Manufacturers are more vulnerable to fraud than companies in other industries. The median fraud loss in the manufacturing sector was $240,000, according to the 2018 Report to the Nations published by the Association of Certified Fraud Examiners (ACFE).
Starting with tax years beginning in 2018, the Tax Cuts and Jobs Act (TCJA) will lower the ceiling for business interest deductions for manufacturers with more than $25 million in average annual gross receipts.
The Tax Cuts and Jobs Act (TCJA) — which passed late in 2017 — is long and complicated. Its effects will vary from business to business, depending on each one’s structure and the nature of its operations.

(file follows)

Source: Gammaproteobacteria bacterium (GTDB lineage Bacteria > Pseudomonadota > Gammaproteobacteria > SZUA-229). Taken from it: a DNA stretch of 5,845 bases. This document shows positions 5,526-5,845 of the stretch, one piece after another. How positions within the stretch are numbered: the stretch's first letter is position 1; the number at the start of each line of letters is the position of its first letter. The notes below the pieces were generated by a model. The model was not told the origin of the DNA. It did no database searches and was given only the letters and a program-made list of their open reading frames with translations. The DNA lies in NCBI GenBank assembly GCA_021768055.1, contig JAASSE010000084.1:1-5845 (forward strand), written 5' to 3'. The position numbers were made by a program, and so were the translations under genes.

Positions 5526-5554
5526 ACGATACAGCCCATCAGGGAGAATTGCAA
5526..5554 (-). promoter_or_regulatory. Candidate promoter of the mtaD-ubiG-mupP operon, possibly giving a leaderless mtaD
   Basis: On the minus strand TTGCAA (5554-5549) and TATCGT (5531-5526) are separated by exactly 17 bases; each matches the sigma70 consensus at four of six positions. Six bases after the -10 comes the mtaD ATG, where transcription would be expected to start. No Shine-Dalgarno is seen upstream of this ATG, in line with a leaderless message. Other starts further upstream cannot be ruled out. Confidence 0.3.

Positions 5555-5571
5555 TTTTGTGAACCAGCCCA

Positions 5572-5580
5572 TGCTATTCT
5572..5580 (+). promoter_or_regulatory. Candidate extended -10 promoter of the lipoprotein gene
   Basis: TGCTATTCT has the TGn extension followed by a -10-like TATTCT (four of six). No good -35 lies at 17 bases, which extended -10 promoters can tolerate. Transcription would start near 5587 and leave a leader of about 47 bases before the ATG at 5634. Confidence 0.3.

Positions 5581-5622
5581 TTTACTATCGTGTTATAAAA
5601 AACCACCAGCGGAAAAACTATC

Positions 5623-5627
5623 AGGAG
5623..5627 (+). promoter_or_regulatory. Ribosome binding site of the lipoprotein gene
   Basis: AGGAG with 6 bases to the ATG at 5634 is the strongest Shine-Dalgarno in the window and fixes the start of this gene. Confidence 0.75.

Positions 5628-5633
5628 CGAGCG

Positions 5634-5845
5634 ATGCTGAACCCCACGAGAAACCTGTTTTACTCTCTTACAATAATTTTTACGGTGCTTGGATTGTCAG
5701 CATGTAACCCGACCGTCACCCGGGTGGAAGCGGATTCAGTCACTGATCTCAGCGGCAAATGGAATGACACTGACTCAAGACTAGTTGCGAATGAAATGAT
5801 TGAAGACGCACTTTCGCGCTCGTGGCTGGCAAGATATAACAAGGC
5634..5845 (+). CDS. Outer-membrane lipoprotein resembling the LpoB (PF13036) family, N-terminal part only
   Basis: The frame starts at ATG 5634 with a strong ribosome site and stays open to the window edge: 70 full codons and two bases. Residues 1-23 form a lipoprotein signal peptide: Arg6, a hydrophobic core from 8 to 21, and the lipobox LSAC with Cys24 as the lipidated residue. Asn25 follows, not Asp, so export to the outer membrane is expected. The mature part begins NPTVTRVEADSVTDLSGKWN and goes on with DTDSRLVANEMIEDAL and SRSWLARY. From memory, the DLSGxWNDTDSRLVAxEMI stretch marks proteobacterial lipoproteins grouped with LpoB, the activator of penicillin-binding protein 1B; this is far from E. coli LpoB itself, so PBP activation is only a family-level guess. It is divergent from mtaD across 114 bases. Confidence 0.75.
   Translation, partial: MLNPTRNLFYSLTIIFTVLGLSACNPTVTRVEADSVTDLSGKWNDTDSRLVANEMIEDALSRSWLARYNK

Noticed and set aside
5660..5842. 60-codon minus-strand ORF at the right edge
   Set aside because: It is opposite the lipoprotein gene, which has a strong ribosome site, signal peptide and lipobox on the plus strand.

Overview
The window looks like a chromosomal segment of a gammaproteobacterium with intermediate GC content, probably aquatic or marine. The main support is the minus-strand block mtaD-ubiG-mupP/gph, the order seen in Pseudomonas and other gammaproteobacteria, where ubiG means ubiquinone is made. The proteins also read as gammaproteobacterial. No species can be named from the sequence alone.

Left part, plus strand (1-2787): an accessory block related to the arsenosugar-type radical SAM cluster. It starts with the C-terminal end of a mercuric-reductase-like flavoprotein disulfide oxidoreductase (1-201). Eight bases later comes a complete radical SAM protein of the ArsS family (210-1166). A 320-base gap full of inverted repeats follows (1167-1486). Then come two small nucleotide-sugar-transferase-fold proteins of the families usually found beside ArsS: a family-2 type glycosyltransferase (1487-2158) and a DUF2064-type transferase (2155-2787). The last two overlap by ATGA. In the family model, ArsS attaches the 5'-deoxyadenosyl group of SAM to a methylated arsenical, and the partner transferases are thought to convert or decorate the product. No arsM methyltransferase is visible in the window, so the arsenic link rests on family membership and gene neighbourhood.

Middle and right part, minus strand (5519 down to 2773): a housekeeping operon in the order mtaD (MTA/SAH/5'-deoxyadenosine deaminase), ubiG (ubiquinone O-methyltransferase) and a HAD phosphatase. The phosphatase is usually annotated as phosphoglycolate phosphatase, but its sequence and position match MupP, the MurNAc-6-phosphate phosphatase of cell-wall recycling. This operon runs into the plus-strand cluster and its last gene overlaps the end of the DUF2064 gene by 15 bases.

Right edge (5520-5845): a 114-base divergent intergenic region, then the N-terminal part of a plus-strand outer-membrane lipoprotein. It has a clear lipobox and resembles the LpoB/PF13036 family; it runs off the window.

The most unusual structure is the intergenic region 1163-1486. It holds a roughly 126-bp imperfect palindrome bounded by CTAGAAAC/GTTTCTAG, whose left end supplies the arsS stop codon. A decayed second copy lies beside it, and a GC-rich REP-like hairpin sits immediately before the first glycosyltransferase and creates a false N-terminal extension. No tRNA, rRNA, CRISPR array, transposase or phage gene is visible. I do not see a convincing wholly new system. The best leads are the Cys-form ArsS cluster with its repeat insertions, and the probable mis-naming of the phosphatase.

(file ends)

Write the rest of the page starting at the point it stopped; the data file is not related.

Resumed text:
When owners, managers and salespeople attend trade shows, call on customers and evaluate suppliers, they may incur travel and entertainment expenses. Here are the rules for deducting these costs, including how they’ve changed under the Tax Cuts and Jobs Act (TCJA).
There’s a fine line between employee and independent contractor. The distinction may take on even greater importance under the new tax law as some employees try to shift ordinary income into business income to be eligible for the new qualified business income (QBI) deduction.
Under the Tax Cuts and Jobs Act (TCJA), starting with tax years beginning in 2018, manufacturers with more than $25 million in average annual gross receipts will generally be able to deduct less interest expense than they could have deducted under prior law.